Edited to add that the previous pic shows medal presentations to 633 pilots by General Anders. Could this be the occasion of the VV pic also? I can't think they fielded a full ceremonial Colour/Standard (?) Escort too often. If it is the same occasion, the medal presentation was at Bologna, Piazza Maggiore....could the low flying Auster be flying the General into/out of the local airfield?

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Old 6th Sep 2018, 17:47
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#12226 & 12241
Sqn Ldr "Iggy" Ignatowski was a Staff Pilot at the Air Engineer and Air Electronics School at RAF Topcliffe in the early 70s. I last flew with him in Aug 73, just before the AE & AES moved to RAF Finningley and Topcliffe closed and was handed to the Army. I believe he then retired having extended his service until Topcliffe closed.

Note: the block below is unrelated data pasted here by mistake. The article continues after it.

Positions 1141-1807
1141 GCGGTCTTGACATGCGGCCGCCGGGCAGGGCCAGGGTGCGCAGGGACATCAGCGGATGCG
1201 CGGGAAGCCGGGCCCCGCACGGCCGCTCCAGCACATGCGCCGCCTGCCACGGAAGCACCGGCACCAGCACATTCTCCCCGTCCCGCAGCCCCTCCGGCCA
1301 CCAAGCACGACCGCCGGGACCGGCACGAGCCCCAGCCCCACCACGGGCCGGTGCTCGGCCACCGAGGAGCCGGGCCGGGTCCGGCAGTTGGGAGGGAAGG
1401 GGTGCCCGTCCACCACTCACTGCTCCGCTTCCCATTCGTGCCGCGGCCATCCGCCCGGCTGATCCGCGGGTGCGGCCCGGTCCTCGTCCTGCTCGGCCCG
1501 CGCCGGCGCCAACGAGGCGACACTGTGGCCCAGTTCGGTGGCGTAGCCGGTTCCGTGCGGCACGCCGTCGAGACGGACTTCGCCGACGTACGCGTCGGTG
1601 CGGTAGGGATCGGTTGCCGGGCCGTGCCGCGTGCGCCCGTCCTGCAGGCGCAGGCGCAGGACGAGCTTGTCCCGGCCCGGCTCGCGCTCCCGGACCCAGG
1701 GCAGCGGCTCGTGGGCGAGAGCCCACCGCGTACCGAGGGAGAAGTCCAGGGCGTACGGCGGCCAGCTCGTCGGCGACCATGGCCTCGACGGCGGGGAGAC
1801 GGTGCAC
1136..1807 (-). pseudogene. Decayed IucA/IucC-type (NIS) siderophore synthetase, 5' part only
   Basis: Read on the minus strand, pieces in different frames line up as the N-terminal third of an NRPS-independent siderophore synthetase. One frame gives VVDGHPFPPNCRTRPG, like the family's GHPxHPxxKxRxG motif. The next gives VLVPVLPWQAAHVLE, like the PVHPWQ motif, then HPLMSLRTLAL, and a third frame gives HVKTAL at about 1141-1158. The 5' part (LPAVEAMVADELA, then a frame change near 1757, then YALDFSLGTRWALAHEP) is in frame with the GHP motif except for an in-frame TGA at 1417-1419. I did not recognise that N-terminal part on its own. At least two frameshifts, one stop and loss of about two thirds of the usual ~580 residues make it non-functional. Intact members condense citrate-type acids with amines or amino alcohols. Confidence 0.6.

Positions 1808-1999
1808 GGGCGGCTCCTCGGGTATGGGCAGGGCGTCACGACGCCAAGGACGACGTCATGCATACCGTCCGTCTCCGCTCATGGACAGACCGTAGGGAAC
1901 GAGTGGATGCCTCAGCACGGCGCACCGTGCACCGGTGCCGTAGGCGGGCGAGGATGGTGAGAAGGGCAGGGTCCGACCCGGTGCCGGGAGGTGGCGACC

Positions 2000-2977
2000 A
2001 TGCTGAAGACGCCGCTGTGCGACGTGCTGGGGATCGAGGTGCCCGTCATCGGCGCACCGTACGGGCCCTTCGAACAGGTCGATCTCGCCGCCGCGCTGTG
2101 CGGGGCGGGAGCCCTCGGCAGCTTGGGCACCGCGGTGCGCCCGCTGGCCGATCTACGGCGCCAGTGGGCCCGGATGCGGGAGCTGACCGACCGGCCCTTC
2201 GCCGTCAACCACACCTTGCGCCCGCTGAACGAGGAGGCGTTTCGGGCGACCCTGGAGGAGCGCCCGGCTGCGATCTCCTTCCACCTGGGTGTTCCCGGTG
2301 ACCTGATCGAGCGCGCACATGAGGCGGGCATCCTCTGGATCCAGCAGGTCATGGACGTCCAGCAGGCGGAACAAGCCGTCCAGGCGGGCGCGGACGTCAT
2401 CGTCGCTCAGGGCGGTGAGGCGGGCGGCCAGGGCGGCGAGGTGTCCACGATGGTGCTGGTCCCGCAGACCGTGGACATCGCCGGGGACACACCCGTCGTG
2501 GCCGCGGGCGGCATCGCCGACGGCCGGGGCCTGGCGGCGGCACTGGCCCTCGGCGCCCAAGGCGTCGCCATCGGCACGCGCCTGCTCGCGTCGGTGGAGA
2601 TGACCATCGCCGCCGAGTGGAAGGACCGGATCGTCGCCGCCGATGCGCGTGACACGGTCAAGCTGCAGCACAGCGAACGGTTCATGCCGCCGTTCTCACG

My last but one flight with him on 9 Aug was fairly eventful. We were returning to Topcliffe after an AEOp Course landaway and nightstop at Wildenrath. Just after we crossed the Amsterdam/UK FIR Boundary an airman passenger had a fit. We diverted to RAF Coltishall at VNO and called for medical assistance. Shortly thereafter there was loud rythmic banging and severe airframe vibration. What had happened was that the Escape Hatch, in the floor just aft of the pilot's seats had come unlatched and was swinging between closed and nearly open hitting the top hatch/cockpit floor which was being forced up. We slowed down to try to stop this happening, but it still occured as the hatch would not lock in the open position.The AEOP Instructor donned his parachute, was tied to the copilot seat was copious amounts of lashing tape, and with the help of my leg down the hole holding the hatch half closed, he jumped onto the hatch to force it closed. We then proceeded at a fast, but not VMO, pace to Coltishall.

At Topcliffe, at the same time, we had a Polish Navigator Sqn Ldr Bruno Szota. He had escaped from a German POW camp, only to be captured by the Russians and sent to a Russian POW camp! After escaping from them he made his way across Russia and via Iran, the Gulf and South Africa to ship to UK for aircrew training. After surviving a torpedoing he eventually completed training in 1944. He told us of several interesting ways to kill Russians and blow up Guard Houses!